We're a spoiled bunch in Indiana. We really are. We have arguably the greatest QB ever to lace them up throwing the football for our team. If you sit back and think about that, it is truly an awesome thing. But the reality is he will not play forever, and if he should ever get hurt this Indianapolis team is in serious trouble. Since September 1998, Peyton Manning has started every game he has been a member of the Colts. Because of this, the Colts have not invested that much in acquiring good back-up QBs. The excuse of "Well, Peyton never gets hurt, so how can a back-up QB develop?" is a tired and silly excuse. Brett Favre never missed a start throughout his entire NFL career, and back-ups that developed behind him on the depth chart in Green Bay were Matt Hasselbeck, Mark Brunell, Aaron Brooks, and recently Aaron Rogers. The Colts have an outstanding QB coach in Jim Caldwell, and if a QB can't learn from Caldwell then he better start checking the want ads. And while players like Jim Sorgi are not "bad," they do not offer anything that can develop into a solid starting QB if Manning should go down with injury.
It's high time Bill Polian look for a guy who has the intelligence, arm strength, and leadership skills needed to run this Indy Colts offense, and I think he needs to look no further than San Diego State's Kevin O'Connell.
Like it or not, you have to have a strong arm to run the Colts offense. There is just no way around it. The base package is a 2 TE alignment that utilizes deep passes to set up the run. How many times have we seen play fake, deep throw to Harrison, TD? Unfortunately, none of the QBs on Indy's roster not named Manning have strong arms. Jim Sorgi is average at best and Josh Betts is... well, he's Josh Betts. Kevin O'Connell, by all accounts, has what scout call an NFL arm:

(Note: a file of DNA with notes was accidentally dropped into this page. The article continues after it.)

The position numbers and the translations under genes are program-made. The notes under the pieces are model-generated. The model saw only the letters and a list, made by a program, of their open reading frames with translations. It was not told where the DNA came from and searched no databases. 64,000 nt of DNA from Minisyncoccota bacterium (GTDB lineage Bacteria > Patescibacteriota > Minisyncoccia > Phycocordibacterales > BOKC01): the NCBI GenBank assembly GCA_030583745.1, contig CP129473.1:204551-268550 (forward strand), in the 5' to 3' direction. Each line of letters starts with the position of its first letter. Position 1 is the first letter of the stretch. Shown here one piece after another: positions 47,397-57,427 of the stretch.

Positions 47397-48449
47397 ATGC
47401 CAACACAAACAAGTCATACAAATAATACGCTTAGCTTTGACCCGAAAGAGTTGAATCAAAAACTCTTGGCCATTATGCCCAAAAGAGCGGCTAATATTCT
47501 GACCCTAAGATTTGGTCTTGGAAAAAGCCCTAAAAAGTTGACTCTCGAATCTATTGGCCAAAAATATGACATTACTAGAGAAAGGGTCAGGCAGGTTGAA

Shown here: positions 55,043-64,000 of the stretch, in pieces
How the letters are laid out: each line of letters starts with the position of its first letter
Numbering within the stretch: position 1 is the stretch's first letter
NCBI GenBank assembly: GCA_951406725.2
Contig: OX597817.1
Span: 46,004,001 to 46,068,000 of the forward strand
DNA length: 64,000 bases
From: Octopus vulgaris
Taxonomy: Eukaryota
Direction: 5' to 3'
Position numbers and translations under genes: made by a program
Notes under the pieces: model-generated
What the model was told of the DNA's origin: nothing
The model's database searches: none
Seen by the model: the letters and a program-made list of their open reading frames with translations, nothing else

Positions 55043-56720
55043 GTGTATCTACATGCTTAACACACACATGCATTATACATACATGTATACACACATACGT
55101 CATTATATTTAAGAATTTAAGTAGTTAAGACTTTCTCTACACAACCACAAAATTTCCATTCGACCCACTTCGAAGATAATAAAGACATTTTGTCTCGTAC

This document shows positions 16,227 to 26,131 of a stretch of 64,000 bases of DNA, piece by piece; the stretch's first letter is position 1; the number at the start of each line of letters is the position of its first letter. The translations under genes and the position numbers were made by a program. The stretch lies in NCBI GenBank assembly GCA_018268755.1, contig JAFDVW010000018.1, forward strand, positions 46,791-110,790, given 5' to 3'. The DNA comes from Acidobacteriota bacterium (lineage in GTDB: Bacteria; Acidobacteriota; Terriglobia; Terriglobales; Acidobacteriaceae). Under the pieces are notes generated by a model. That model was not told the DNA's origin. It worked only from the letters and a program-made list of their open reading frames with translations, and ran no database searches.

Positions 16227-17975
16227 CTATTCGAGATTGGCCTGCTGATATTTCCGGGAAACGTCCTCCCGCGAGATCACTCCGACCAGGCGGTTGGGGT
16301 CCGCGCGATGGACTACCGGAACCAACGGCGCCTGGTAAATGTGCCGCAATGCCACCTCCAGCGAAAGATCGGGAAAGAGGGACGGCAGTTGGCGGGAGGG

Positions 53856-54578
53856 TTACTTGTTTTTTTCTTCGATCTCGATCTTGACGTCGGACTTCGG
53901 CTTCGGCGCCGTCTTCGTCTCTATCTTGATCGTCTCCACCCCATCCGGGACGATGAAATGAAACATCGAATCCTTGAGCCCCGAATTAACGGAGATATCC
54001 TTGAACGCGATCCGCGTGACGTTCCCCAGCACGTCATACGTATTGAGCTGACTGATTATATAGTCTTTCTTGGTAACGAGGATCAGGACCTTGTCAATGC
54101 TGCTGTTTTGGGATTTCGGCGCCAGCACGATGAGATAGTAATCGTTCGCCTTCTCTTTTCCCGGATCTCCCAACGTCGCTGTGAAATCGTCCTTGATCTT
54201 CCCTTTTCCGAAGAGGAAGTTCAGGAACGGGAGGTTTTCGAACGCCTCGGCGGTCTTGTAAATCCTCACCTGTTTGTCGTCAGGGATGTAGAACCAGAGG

Competitive Nature / Work Ethic: Is a very natural competitor, but has fun with it. Enjoys competing and is very driven. Has shown to be a hard worker. Has improved each of his four years as a starter at SDSU.
Football Intelligence: A smart player who understands his scheme and where to attack a defense. Puts in a lot of film time. Will need to adjust to a pro style offense.
Pocket Awareness: Will step up and out of the pocket. Great poise. Very patient. Will wait for the open receiver, but can run if need be.
So, O'Connell is smart, hard-working, likable, tough, strong-armed, accurate, and shows excellent field vision. Then why is he a 5th round prospect?
Of all the late round QBs, O'Connell is the most intriguing combining arm strength with toughness, smarts, and a leader's mentality. The key when evaluating him is does he have the ability to retain the work within the no-huddle, check-with-me offense the Colts use. At San Diego State, he played in a spread offense designed to maximize his size and arm strength. I think the answer is yes, he can learn and retain the Colts offense. He shows a strong desire to study and put in the necessary prep, but he needs to display more consistency in his decision-making. That can get corrected with great QB coaching.
O'Connell offers the most intriguing late round QB prospect that I see in this 2008 draft. He needs a few years to develop, but with a guy like Peyton Manning playing in front of him on the depth chart, he will have that time.